Prince Harry’s speech on gender equality in Nepal

Below is the full transcript of the speech Prince Harry gave at the Girls Summit in Kathmandu on March 22, 2016. It’s quite long so I’ll leave it as is. I will write a separate post on my reflections on feminism, women’s rights, and gender equality sometime in the future. For now, I just wanted to create space for this speech on my blog. Prince Harry grew up privileged. Not only by being born as a man, but as a man in the Western world, and fourth in line to the British throne. Power, money, fame, protection – he has them all. And it is admirable for him to look past that privilege and learn of the plight of women who have none of these, and boldly speak on their behalf.

[ETA: I asked Scott if he has heard about the speech. I told him it was all over the internet. And he answered “Women empowerment is also what I want but women around me hardly notice it. But when Harry gives a speech on it, the whole world talks about it :-P”  I assured him that I most certainly noticed, and that I love that he is a feminist. But it’s also good to have famous influential people speak about the issue, precisely so that the whole world will take notice. While I wish a similar speech by a woman, or a younger girl, would get this much media mileage, I’m just happy the message is out.]

I am delighted to have the opportunity of opening this event alongside President Bhandari. Madam President, you have championed the opportunities for women and girls in Nepal for many years and it is a privilege to share this stage with you today.

Over the last decade, I have been hugely inspired by working alongside those striving to help young people achieve their full potential, sometimes in very difficult circumstances. My charity Sentebale has helped thousands of children access education and healthcare in Lesotho, Southern Africa. Closer to home, in Nottingham, England, I have seen first hand the transformational effect of even the smallest opportunity in keeping a child away from gangs, keeping them in school, and on track to a more fulfilling and prosperous life.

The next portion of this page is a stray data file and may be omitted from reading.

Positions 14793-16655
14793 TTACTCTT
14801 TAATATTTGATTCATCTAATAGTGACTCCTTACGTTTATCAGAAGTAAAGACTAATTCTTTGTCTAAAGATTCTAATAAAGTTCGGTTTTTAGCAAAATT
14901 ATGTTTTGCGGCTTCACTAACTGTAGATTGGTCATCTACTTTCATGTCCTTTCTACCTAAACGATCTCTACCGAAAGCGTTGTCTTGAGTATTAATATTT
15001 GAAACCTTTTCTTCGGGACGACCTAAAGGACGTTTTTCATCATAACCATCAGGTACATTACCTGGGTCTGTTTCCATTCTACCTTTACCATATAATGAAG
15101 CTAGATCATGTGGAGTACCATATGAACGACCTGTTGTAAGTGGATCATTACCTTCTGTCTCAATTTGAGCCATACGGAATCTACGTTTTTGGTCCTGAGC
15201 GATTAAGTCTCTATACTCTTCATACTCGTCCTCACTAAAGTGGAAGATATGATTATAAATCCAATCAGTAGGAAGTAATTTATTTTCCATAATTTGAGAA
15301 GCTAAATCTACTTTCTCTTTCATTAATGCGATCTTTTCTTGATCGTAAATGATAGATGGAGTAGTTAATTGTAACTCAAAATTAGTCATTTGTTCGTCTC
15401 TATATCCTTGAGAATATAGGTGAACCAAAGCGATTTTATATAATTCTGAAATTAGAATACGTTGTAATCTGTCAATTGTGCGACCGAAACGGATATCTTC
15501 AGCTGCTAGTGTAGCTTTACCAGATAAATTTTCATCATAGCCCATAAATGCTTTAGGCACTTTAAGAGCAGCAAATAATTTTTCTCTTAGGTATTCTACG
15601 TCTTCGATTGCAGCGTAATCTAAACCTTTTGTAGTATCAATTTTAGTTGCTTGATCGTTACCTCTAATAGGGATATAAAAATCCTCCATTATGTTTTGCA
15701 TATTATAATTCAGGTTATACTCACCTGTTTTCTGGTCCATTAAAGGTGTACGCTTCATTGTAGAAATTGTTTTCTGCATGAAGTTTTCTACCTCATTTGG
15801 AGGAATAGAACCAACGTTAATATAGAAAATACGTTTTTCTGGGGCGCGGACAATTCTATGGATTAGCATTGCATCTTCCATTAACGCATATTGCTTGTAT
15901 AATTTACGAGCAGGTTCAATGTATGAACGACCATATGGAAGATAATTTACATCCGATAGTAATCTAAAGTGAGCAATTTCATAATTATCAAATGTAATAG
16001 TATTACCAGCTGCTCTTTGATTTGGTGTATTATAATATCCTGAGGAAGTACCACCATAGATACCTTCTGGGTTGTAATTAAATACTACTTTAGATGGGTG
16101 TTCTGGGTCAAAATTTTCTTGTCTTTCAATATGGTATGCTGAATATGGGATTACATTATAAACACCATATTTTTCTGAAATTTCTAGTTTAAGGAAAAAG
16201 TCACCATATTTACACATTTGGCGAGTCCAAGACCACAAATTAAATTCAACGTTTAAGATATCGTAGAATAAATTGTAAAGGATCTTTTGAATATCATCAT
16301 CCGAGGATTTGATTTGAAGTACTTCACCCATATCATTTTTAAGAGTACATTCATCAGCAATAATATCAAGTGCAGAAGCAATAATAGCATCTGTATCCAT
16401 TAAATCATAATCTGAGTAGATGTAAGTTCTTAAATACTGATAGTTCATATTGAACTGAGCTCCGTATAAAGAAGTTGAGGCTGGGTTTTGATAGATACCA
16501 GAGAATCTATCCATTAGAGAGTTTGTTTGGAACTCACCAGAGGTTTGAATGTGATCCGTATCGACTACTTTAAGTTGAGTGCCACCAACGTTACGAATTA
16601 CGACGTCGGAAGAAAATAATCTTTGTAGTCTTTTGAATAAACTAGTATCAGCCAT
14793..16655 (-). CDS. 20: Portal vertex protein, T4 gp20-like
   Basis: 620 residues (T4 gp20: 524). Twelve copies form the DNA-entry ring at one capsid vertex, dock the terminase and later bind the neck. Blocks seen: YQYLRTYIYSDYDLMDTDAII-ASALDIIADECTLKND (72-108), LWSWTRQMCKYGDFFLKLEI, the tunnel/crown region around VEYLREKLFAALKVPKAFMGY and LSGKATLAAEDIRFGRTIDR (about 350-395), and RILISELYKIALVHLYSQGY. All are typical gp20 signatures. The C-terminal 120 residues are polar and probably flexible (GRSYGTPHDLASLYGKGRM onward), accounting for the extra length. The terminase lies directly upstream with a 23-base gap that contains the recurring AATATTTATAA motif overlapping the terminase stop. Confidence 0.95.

While the unique challenges faced by girls is not a topic I have spoken much about in the past, I think it’s important to acknowledge something that has become obvious to me and is already known to everyone in this room: there are way too many obstacles between girls and the opportunities they deserve

Whether it’s a girl in Lesotho living with  HIV; or the talented young woman in Britain who doesn’t get taken seriously because of where she grew up; or the 14 year old girl forced out of school so she can get married here in Nepal; we need to acknowledge that so many countries and cultures are failing to protect the opportunities of young women and girls in the way they do for boys.

I believe it is vitally important for men like me to acknowledge this as loudly and openly as role models do like President Bhandari, the US First Lady Michelle Obama and activists like Malala. As the First Lady has said, change needs to come from the bottom up. We won’t unlock these opportunities for young women and girls unless we can change the mindset of every family and community. To achieve this, it cannot just be women who speak up for girls.

So let’s be open about some of the challenges facing young women.

Globally, 62 million girls are not getting the education they deserve. Two thirds of the nearly 800 million people who were never taught to read and write are women. Around the world, more than 700 million women alive today were married as children and nearly 250 million of them were married before the age of 15.

Here in Nepal, nearly half of all women who are today in their twenties, thirties and forties were married before their eighteenth birthdays. And a little under half gave birth while still in their teens.

It may be obvious to say it, but girls who marry young stay at home. They don’t finish school. And they soon become locked in a cycle of illiteracy, poverty, ill health and, ultimately, powerlessness.

How can this cycle be broken? We all know what the answer is – education.

Improved access to education can transform lives, families, communities and ultimately entire countries. When girls finish their schooling, they gain skills, knowledge and confidence – in short; they are empowered to improve their lives and the lives of everyone around them.

I recognise that each country must find its own path; and that here in Nepal, this is a complex social challenge. But it is one that the Government is tackling and is making progress in its hope of ending child marriage by 2030; it has fallen by 10% over the last decade and the practice is now banned by law. Therefore the focus can now turn toward enforcement and education.

Female leadership in Nepal now sets a powerful example, with women occupying the roles of President and Speaker. But the biggest reason for our optimism are the inspiring girls and boys in this room who care so much about changing attitudes towards young women in this country.

I am proud to stand with you today.




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